Get Fired

To Go Green

Get Fired. Healthy Living Magazine

Get Fired. Healthy Living Magazine

It can be done. You can get fired—and become a success. A sales executive in the late 1980s at a chemical cleaning supply company, Jim Rimer became disturbed by the harmful side effects from skin rashes to respiratory diseases that he witnessed among janitorial staff and customers using their products.

He attempted to implement a company safety and educational training program on the safe use of these products but his novel ideas were met with extreme resistance, his employer responding that to do so would make customers think their products were not safe. He was told to keep quiet, do his job and sell the product.

workers protected from product, consumers not

The mindset bothered Rimer. The products were compliant with all laws. If they were legal, they had to be okay. But they weren’t and he knew it. In a factory, workers used respirators and had government-regulated exposure limits, but no rules or regulations existed for homemakers; yet their exposures and levels of chemicals in the air could be just as intensive. Long-term health problems for homemakers and women of childbearing age concerned him. He told himself the day he was fired he could do better—and he would.

Read: Early Exposure To Dirt

green garage

An American success story born out of a garage, Jim Rimer in his own way joined the founders of Amazon, Apple, Disney and Google whose disruptive businesses all began in garages. Until a few prescient pioneers of the green cleaning category began thinking alike in the late 1980s, nobody had thought of making nontoxic products; the mindset was that one couldn’t clean without these toxic chemicals. No premarket safety studies were required. Chemicals that caused cancer were in products but not disclosed, nor were allergens that might be present.

Read: Guilty of Polluting Nature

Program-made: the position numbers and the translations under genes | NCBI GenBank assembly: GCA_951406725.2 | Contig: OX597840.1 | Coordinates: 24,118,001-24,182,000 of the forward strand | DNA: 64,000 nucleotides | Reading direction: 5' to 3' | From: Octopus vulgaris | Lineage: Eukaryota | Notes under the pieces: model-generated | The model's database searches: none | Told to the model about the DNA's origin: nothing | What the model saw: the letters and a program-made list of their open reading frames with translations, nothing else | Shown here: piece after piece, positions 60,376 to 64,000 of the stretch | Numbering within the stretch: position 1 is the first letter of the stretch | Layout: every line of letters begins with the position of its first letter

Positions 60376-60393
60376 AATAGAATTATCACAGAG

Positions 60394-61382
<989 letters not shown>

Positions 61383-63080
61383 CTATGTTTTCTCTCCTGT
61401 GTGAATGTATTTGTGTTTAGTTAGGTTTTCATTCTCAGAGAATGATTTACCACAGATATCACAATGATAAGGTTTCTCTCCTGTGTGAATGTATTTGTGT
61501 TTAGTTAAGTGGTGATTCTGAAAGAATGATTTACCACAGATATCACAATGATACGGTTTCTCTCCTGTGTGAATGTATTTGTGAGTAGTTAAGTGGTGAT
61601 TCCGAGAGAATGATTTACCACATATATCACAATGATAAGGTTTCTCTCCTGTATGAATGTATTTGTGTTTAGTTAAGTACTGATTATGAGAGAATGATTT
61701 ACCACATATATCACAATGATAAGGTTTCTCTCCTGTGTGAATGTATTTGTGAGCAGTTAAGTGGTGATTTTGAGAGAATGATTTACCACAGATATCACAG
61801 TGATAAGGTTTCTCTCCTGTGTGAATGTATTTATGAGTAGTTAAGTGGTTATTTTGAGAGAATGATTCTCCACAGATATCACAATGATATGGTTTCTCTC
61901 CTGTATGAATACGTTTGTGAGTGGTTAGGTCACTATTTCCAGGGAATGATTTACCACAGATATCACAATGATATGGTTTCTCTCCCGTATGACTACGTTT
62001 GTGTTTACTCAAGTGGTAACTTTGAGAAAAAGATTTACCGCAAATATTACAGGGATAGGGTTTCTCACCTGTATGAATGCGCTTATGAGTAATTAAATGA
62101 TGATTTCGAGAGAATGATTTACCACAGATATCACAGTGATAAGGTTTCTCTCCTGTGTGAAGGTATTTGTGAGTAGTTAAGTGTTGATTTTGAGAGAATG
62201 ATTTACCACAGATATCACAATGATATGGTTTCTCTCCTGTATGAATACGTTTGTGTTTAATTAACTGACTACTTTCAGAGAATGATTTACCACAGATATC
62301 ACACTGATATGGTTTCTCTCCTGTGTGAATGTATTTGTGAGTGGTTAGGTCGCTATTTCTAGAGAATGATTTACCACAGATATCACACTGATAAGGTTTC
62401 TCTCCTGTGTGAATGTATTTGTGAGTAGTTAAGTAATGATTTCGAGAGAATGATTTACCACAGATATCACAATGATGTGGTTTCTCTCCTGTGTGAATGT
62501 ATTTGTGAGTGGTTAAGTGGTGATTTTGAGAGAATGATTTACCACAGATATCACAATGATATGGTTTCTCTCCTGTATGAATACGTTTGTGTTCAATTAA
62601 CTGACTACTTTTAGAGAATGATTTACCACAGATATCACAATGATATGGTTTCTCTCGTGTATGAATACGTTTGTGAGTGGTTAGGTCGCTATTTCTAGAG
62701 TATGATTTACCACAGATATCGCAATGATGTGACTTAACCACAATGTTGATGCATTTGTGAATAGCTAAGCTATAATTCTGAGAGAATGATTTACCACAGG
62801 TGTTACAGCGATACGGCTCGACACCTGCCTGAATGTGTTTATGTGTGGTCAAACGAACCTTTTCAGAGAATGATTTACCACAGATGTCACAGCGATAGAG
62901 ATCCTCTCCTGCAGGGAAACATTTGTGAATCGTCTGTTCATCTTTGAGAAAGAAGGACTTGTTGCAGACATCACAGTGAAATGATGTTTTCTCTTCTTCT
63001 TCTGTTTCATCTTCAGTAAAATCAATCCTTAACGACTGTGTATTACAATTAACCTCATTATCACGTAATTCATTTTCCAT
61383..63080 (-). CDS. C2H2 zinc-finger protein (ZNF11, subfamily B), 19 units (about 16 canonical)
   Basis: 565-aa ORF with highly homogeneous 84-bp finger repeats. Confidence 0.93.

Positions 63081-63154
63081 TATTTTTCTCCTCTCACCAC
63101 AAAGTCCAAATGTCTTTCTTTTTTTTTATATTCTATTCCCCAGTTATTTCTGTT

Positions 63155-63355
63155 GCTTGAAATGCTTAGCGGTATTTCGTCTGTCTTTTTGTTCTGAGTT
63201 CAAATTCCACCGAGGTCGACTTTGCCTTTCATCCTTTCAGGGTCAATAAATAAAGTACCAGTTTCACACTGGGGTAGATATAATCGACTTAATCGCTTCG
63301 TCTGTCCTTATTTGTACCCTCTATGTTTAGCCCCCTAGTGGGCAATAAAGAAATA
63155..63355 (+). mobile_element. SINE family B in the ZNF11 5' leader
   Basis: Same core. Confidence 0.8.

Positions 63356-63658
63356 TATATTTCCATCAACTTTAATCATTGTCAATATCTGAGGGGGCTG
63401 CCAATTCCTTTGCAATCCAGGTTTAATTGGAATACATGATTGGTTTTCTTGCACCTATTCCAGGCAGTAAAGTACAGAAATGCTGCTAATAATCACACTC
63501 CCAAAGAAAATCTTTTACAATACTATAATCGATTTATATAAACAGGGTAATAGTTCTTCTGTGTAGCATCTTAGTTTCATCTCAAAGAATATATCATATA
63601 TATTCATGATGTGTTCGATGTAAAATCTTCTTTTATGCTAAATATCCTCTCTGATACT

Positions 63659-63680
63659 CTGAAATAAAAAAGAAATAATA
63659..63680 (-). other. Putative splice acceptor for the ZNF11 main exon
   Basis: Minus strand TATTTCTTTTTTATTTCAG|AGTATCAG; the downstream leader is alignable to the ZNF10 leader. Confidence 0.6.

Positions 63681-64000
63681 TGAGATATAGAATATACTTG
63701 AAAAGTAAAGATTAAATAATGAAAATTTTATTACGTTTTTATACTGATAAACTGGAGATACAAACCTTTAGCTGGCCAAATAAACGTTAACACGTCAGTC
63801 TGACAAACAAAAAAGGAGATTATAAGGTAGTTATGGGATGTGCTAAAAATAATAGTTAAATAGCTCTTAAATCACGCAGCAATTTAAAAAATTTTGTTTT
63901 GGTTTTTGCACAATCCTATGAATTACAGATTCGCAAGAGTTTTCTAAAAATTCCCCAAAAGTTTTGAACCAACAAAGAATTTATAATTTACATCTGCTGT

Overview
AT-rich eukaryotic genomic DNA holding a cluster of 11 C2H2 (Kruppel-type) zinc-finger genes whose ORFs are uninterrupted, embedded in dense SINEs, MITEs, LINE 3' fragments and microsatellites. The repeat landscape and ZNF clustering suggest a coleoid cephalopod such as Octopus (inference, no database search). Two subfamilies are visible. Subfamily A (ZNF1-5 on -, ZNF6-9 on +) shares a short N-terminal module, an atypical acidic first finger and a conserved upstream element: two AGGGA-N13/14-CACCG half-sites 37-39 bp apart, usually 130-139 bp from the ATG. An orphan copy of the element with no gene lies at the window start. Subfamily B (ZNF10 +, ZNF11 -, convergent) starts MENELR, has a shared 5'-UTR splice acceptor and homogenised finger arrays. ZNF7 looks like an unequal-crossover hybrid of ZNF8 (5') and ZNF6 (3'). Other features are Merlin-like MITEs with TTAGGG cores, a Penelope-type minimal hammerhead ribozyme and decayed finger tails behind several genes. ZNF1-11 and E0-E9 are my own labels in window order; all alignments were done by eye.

Shampooing carpets by day, Jim spent his nights learning chemistry and botany and searching for nontoxic ingredients that could break down tough stains and odors. In his Portland, Oregon garage, with just a drum and wooden oar, he mixed formulations by hand—and sometimes by candlelight when bills weren’t paid—to invent his first professional surfactant, All Purpose Cleaner II (because All Purpose Cleaner I wasn’t good enough for him). The problem, as he saw it, was fundamental: cleaning formulas themselves needed to shift away from the most toxic chemicals to those that were least toxic but still performed well. He knew his inventory was greater than what his former employers used but not that much greater, not yet. He had to go farther into technology, relying on enzymes produced by bacteria and minerals; choosing citric acid when another brand used more toxic phosphoric acid; he designed a line of cleaners that didn’t need chemicals to accomplish their mission and began using them in his own cleaning business, attracting further attention.

In March 1989 Jim made his first sale to a janitorial supply store in Portland; yet, although his formulas were for the commercial industry that he knew, word caught on about the man who sold “non-chemical” cleaners; families began requesting bottles for their homes.

As the concept became crystallized into the company that would become Biokleen, Jim came to see he was developing products for a category that didn’t exist yet. Well, it does now. He’d be called one of the pioneers of the green cleaning movement.

Read: Canaries In The Coal Mine